★ / ★★★★
Spider (Ralph Fiennes) is recently released from a mental institution and has been assigned to live in a transitional residential facility manned by Mrs. Wilkinson (Lynn Redgrave) to determine if he, in fact, is cured. When not interacting with the residents, he spends his time unintelligibly writing on a journal, followed by flashbacks of Spider as a boy (Bradley Hall). He loves his mother (Miranda Richardson) but he is convinced that every time his father (Gabriel Byrne) visits a pub for some drinks, he is actually having an affair. But why Spider is committed to a mental hospital?
“Spider,” based on a novel by Patrick McGrath, comes off too controlled and calculated, every step a contrivance, so rarely do we get a chance to truly connect to the disturbed main character. Though Spider is a curiosity some of the time, the heavy-handed images, like the attempt to complete a jigsaw puzzle which is supposed to reflect his broken memories, neither ring true nor add weight to the material.
There are too many symbolic images designed to convince us that there is still something wrong with him. They are unnecessary. We can easily see for ourselves just by looking at Spider’s appearance, like his neglect for hygiene, talking to himself when no one is around, and the tremors, that he should not yet have been released. It was as if the screenwriters had seen too many uninspired thrillers and made a checklist of what makes someone with mental problems so scary. Instead of narrowing down what feels right for their story, everything is thrown at the wall.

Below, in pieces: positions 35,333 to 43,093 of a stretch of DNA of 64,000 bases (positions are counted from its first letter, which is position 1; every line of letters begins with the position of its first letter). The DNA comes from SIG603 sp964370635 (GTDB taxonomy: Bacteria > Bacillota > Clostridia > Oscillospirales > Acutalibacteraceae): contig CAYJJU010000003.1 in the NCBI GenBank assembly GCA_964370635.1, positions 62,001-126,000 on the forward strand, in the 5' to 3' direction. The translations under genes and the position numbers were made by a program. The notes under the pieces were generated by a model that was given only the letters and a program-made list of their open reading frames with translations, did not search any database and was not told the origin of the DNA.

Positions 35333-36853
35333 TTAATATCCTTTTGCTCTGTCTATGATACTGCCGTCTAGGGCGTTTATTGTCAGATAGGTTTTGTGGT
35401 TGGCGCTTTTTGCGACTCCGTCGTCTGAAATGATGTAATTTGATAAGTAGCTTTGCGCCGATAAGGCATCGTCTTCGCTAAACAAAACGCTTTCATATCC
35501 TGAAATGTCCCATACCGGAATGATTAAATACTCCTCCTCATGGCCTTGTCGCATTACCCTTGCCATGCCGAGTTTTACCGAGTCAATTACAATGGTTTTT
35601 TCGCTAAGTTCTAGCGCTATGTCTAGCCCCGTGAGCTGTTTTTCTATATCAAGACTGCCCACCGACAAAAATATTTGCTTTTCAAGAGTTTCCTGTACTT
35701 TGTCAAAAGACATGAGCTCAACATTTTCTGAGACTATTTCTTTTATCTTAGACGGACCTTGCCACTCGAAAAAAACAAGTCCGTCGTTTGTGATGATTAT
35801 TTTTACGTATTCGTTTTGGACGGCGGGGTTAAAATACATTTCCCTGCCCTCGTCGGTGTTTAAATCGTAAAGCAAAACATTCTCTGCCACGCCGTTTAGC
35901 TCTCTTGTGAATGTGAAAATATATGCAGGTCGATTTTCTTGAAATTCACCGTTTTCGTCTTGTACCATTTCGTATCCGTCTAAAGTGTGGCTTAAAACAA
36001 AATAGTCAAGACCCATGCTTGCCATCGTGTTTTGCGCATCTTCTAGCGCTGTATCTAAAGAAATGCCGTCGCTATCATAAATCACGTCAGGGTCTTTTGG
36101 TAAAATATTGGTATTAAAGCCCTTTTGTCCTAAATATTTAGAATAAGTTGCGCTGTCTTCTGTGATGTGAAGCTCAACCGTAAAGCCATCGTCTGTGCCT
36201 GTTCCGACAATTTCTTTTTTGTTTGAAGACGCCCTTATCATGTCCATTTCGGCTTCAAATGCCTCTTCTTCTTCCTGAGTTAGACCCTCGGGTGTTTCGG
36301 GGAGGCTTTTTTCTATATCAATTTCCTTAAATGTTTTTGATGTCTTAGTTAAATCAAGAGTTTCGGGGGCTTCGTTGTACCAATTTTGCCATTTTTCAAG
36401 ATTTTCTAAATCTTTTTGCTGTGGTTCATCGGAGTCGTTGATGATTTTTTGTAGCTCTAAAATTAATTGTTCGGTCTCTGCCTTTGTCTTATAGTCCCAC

The material might been more effective if the filmmakers refrained from judging the lead character so consistently that we end up being forced to think a certain way. Why not allow us to think for ourselves and weigh what is possibly happening? Back in the day, people with abnormal psychology were not fully understood so they were treated with animosity and violence. I wished the filmmakers have attempted to find a way, without being heavy-handed, to convey that message. Turning someone into a villain is easy; creating a figure worthy of our sympathy and interest requires a bit of insight and effort.
Moreover, the flashback scenes are not as effectively executed. A handful of details are messy, confusing, and frustrating. For example, how can adult Spider have images of what his father did with a local prostitute if young Spider was not in the same room with them at the time? With this example, among others, the lack of logic is astounding.
Directed by David Cronenberg, “Spider,” despite its many ideas, a few of them quite smart, feels too thin and drawn out. The unexplained holes make it seem like the ending depends on a coin flip, usually a sign of a weak picture, instead of a defined inevitable conclusion. At one point I wondered if the film would have been stronger if the ending had been shown in the first scene so we know what signs to look for that lead up to it. In any case, it is still a complete mess.